Winter Running Gear

Advice from a Michigan girl on what to wear when running in freeeeeezing temperatures

Winter Running Gear

Many people think I’m crazy. Not only do I love to run, but I love to run outside. All year long. In Michigan. We’re gearing up for what the news stations are calling a “Wicked Michigan Weather,” with 12” of snow expected tomorrow, and I’m excited to get out and run.

Tanya in her Winter Running GearIt’s thrilling to me to know that most people are bundled up in their homes, not wanting to step outside in the cold. That used to be me. I’ve always hated the cold and the snow. But then I became a runner, back in spring 2009 after my middle child was born, I remember asking a running friend what I was supposed to do once it started to get cold. I had a good routine, and ran every day after work, except Fridays, and enjoyed a long run on Saturdays. I didn’t have a treadmill at the time, and didn’t know what I was supposed to do. I wanted to train for a 25K race the following spring, but knew I had to run over the winter. She looked at me and said, “Buy winter pants and some YakTrax, and keep running.” That’s what I did, and I haven’t looked back since. I finally have a good winter running wardrobe that will keep me comfortable no matter what the temperature is, and I want to share that with you. I’ve included some links to what I have, but there are many different brands (TJ Maxx actually has an awesome selection of winter running gear, and it’s very affordable!)

No matter your pace or your distance, if you’re new to running or experienced, you need to dress appropriately for the cold winters. Keep in mind these suggestions are coming from a Michigan girl. No matter what, the key is layers. Thin layers are best! You don’t want anything thick and bulky. I know thin doesn’t scream warm, but trust me – it traps in your body heat.

I like to dress according to the “feels like” temperature. Forget 40 degree and above temps–that’s a whole different season and post.

No matter what, if it’s snowing I wear a visor, and if there is a lot of snow or ice on the roads, I wear my YakTrax. YakTrax slip right on over your shoes. The ones meant for running are the best because they have spikes under the toes. I’ve gone through many pairs of the regular and pro YakTrax, and they just aren’t as good for running. Definitely get the running ones.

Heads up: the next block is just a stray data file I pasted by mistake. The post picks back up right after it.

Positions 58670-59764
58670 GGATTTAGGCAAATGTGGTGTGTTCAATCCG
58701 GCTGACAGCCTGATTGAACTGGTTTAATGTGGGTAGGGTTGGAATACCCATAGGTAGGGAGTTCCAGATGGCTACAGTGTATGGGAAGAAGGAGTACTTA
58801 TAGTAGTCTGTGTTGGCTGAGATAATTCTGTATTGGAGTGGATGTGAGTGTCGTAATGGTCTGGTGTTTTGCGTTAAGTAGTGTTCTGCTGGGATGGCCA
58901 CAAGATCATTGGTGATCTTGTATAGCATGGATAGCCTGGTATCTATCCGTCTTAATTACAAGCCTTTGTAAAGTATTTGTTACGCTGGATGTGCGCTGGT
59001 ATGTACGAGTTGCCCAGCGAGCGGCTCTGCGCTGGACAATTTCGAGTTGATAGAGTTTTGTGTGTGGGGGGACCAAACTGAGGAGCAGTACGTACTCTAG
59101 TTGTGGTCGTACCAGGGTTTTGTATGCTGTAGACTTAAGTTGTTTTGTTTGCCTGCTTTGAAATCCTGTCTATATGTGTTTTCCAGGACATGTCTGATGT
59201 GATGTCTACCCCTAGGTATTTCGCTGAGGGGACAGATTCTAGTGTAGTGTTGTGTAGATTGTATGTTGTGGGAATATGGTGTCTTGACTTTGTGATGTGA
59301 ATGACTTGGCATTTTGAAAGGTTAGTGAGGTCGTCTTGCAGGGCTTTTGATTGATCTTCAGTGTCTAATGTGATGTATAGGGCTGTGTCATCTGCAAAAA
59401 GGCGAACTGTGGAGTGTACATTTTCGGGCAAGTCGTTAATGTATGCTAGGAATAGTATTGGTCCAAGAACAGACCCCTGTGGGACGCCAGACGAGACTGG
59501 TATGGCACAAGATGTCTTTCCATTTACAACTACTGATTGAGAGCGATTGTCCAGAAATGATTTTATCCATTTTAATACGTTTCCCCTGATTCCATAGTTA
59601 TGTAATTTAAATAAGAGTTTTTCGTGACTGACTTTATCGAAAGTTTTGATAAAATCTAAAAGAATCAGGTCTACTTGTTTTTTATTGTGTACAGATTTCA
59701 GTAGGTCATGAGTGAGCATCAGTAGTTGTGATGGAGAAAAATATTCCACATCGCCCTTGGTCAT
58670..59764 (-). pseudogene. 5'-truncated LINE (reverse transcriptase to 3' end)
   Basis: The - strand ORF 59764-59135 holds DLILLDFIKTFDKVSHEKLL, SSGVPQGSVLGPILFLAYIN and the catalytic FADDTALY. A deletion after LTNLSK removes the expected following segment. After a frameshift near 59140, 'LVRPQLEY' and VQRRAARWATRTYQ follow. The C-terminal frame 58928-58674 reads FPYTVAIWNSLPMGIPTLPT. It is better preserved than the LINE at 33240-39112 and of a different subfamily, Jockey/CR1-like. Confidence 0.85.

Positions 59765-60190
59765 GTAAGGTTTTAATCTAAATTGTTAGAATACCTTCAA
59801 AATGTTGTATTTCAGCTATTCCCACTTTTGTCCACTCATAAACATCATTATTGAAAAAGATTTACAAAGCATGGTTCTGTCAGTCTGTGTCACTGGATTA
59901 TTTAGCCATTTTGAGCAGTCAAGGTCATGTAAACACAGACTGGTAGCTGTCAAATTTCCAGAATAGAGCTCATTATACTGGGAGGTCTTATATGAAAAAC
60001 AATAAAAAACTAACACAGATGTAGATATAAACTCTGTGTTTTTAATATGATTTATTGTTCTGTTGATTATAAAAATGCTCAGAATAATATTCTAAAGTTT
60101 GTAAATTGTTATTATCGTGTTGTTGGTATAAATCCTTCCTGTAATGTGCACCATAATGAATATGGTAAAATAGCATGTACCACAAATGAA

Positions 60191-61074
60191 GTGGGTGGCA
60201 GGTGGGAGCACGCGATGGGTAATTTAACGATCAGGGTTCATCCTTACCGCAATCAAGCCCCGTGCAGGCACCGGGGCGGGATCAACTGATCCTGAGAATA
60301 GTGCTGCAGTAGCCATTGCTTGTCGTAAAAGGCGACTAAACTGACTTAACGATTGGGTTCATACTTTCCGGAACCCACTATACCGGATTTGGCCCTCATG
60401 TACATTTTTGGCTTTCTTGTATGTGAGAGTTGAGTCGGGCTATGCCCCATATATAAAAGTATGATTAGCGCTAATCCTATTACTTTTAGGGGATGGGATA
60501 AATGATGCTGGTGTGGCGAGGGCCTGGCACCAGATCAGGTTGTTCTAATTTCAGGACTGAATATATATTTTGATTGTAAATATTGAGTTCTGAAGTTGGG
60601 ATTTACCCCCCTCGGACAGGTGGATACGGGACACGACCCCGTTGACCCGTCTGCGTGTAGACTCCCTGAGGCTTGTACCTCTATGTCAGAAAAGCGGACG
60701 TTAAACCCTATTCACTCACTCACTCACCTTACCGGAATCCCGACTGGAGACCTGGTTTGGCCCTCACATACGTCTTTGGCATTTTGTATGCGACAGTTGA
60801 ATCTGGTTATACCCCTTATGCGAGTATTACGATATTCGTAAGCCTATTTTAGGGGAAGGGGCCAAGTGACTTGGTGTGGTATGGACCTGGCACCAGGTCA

20-30 degrees: One pair of running tights, regular running socks, base layer top, light weight running jacket. Always tuck your base layer top into your running pants, or it will ride up and your stomach will freeze! If it’s low 20’s I may throw on a second pair of running tights, especially if it’s windy. I always wear a Bondi Band or Active Band as well, which I can pull over my ears if needed.

10-20 degrees: This is the trickiest temp for me, because even in the high teens I can warm up within a mile and risk getting too warm. The body part that gets the coldest around these temperatures is my thighs and bottom, so I throw on a pair of tight running/bike shorts before my two pairs of pants. Yes, I have three layers on here, but they are all thin. I switch to wool socks for these runs. Just one pair will keep my feet toasty warm and dry. On the top I have my usual base layer and running jacket, but then I add on a heavier running jacket. I add on my running gloves, and a Buff that I can pull up over my face if needed. I add on a second layer over my ears, so I have on both a Bondi Band and an Active Band. Both are light weight, but keep my ears nice and warm. I do not like hats, as they make me too warm when running.

Below 10 degrees: At this temperature, I keep everything the same as I would for a 10-20 degree warm, but I add a few more layers. On top of my base layer top and running jacket I throw on a fleece vest because my stomach needs the extra protection. I then wear the thicker running jacket as usual on top. So the only difference on the top is a hidden fleece vest. The bottom stays the same with the three layers, which is still plenty because you’re out there moving. I’ve found at this temperature, my Buff just doesn’t cut it anymore. The moisture that collects on the inside from breathing will freeze, and it’s no fun running with cold, wet, frozen material either up against your mouth or around your neck. At this temp, you need to add a face mask. Many runners love their baklavas, but I just can’t do it because I don’t want the top of my head covered.
I tried making a Buff out of fleece material, because they make fleece Buffs and I wanted to try it without spending a lot of money. I didn’t like it at all. It got hot and itchy. My friend recommended this face mask, which is awesome! Underneath my running gloves I add another pair of cheap knit gloves. Believe it or not, my ears are still good with the two thin layers.

One last bit of advice – if you’re running in the dark, be sure to make yourself visible! I have a reflective vest, snap ankle bracelets, reflective running gloves, a blinky light for my back (I put it on the collar of my jacket), and a headlamp.

Stay safe, and happy running!


I’m Tanya, and I am an early 30’s mom to three boys – D (’05), M (’09), and T (’11). I was once told that being a mom to all boys makes you a princess in your own house, and I can attest to that! I wouldn’t change it for the world…read more

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About Tanya

I’m Tanya, and I am an early 30’s mom to three boys – D (’05), M (’09), and T (’11). I was once told that being a mom to all boys makes you a princess in your own house, and I can attest to that! I wouldn’t change it for the more More Posts